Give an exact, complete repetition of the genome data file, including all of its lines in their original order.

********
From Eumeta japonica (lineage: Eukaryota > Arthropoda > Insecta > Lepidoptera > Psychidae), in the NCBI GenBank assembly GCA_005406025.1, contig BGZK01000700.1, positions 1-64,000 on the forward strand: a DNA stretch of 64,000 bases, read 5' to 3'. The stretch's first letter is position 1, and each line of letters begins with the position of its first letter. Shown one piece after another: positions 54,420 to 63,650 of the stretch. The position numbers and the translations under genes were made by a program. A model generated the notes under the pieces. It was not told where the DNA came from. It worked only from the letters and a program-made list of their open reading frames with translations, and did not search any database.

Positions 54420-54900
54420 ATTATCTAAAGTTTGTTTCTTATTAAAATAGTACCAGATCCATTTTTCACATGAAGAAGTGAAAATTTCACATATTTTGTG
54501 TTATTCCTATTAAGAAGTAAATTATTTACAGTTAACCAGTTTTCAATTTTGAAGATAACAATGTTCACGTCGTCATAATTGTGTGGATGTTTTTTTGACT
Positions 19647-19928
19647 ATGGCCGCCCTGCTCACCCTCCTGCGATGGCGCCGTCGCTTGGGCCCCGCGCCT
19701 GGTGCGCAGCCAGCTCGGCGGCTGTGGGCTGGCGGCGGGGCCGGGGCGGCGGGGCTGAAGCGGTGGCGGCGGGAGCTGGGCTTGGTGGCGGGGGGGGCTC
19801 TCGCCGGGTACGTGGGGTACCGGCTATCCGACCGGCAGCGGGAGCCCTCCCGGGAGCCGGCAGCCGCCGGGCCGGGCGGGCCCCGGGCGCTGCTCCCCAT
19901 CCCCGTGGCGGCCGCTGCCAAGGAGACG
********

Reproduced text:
From Eumeta japonica (lineage: Eukaryota > Arthropoda > Insecta > Lepidoptera > Psychidae), in the NCBI GenBank assembly GCA_005406025.1, contig BGZK01000700.1, positions 1-64,000 on the forward strand: a DNA stretch of 64,000 bases, read 5' to 3'. The stretch's first letter is position 1, and each line of letters begins with the position of its first letter. Shown one piece after another: positions 54,420 to 63,650 of the stretch. The position numbers and the translations under genes were made by a program. A model generated the notes under the pieces. It was not told where the DNA came from. It worked only from the letters and a program-made list of their open reading frames with translations, and did not search any database.

Positions 54420-54900
54420 ATTATCTAAAGTTTGTTTCTTATTAAAATAGTACCAGATCCATTTTTCACATGAAGAAGTGAAAATTTCACATATTTTGTG
54501 TTATTCCTATTAAGAAGTAAATTATTTACAGTTAACCAGTTTTCAATTTTGAAGATAACAATGTTCACGTCGTCATAATTGTGTGGATGTTTTTTTGACT
Positions 19647-19928
19647 ATGGCCGCCCTGCTCACCCTCCTGCGATGGCGCCGTCGCTTGGGCCCCGCGCCT
19701 GGTGCGCAGCCAGCTCGGCGGCTGTGGGCTGGCGGCGGGGCCGGGGCGGCGGGGCTGAAGCGGTGGCGGCGGGAGCTGGGCTTGGTGGCGGGGGGGGCTC
19801 TCGCCGGGTACGTGGGGTACCGGCTATCCGACCGGCAGCGGGAGCCCTCCCGGGAGCCGGCAGCCGCCGGGCCGGGCGGGCCCCGGGCGCTGCTCCCCAT
19901 CCCCGTGGCGGCCGCTGCCAAGGAGACG